I watched the river levels every day. I also noticed a systematic behavior of the dam operators. Thursday mornings before the weekend with a rafting release scheduled, they cut the water back to 375-385cf/s…perfect for fishing. What I didn’t realize was that for two straight weeks there would be no rafting release…and you guessed it..the water rose, and it stayed there. I was Dead wrong…the water levels at 1120 cf/second were so high that once again we couldn’t fish it.

Fishing the Kennebec by the dam. (c) Erin M.

This time, I had a plan B in place. I had done my research and decided we’d take on the Kennebec River which also meant facing my long held fears. We parked and hiked down in by the eddy. The water was moving fast but it didn’t look unconquerable. I can say I was nervous because I wasn’t familiar with the river, the drop offs and all the childhood baggage of fearing the Kennebec. I managed to get myself out on this rock that was almost impossible to stand on. I don’t know if it was actually my fear, or my feet screaming to stay on the rock, but I didn’t’ stay long before I gave up and joined my friend on the shore. With no hits we decided to try the other end closer to the dam.

It was a hot muggy day, but the sunshine was still welcome. Dressed in waders and boots, we hiked down to the dam and made our way down to the water. First cast out with my big drake fly, I get a hit when I least expect it…yes, I was talking….and I lose the fish! I get so excited I’m screaming, “Oh my gosh, that was a big fish!” not realizing that if you’ve never caught a fish on a fly rod, you don’t know that feeling of what it’s like to get a big one on the hook. My excitement was contagious to my friend Erin, and it warded off the thirst that was slowing draining my energy for a while. Getting no more hits and roasting in our gear, we decided to head back to the car and get something to drink and eat. By the time we make it back to the car, we are both drenched in sweat…but we didn’t care! Hats on and sweaty pits, we laughed it off as being Women of the Maine Outdoors. We headed back to a store, bought our sandwiches, crawlers to fish with, and drinks, many of them, and we headed out to a different spot much different from what we had been trying to fish. After all, I wanted my friend to catch a fish!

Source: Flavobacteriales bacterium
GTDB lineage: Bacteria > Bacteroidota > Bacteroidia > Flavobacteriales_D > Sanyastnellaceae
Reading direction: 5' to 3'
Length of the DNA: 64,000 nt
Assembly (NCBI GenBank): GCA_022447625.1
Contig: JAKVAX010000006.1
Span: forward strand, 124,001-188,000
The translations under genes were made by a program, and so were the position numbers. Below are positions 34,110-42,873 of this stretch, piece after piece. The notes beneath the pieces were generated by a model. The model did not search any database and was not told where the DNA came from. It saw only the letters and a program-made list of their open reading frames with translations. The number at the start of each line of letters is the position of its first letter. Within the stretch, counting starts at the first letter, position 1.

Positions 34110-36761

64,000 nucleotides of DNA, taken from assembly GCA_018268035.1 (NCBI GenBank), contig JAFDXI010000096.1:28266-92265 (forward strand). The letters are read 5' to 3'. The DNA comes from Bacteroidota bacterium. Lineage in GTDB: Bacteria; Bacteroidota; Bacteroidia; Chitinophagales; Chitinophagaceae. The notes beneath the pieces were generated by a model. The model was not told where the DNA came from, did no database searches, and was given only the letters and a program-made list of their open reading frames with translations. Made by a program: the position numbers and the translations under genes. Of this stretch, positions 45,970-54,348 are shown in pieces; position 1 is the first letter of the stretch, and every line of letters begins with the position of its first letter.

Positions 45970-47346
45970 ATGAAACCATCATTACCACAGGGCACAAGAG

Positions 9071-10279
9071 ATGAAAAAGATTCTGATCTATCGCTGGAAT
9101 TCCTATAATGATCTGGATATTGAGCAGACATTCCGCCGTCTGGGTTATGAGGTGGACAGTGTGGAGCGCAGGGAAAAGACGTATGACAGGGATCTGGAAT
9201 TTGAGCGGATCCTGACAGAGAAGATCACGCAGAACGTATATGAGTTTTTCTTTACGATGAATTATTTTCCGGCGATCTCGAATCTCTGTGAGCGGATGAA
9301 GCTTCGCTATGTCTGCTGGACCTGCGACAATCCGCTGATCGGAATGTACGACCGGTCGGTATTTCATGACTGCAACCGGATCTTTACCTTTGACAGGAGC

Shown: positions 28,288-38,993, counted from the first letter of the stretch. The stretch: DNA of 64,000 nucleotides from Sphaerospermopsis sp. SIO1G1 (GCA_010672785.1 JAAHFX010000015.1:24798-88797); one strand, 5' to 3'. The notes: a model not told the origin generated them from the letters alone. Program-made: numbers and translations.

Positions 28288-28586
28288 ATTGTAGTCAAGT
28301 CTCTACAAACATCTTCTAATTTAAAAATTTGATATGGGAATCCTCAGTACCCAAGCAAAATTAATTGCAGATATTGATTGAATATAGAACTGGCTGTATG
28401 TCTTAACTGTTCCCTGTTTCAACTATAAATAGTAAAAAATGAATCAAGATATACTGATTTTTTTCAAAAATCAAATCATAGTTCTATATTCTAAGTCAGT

Owls keeping watch as we fish. (c) Erin M.
Nice native brook trout! Tasted yummy too! (c) Erin M.

I was pretty proud of myself for finding the spot since I hadn’t been there for a few years, although we did go the wrong way at first. Once we found it, I informed Erin of the poison ivy that grows there…lots of it. So much so, we decided to wear the fishing gear to keep the poison ivy and bugs off us. It wasn’t nearly as hot since we were in the shade. As we made our way in, we came across two piles of bear poop, lots of turkey tracks and even saw two fledgling owls. Fishing was slow at first. As with any small area to fish, the hardest part is getting the darned worm cast out far enough from shore to actually lure in a fish. We had some good laughs and I climbed out on a tree to rescue a worm caught up in some branches. Fish taunted us as they jumped for flies and bugs while we kept patient and fished with worms. After¬† Erin tried a few attempts to catch one of the fish, I gave it a try. I got lucky and it finally took the bait. I caught a nice 10 inch native brook trout. So this time we didn’t go home empty handed, but there’s already a third trip in the works…and next time Erin will catch a fish! Hopefully the Dead River cooperates and lets us finally have a chance to fish. I know those fish will be ready for some of my tasty looking flies on top of the water!


A big thank you goes out to my friend Erin for a day of fishing and friendship with talk that didn’t encompass my nails, shopping, working out guilt, dieting or any self-deprecating conversations.

And that’s just another reason more women should get in the outdoors.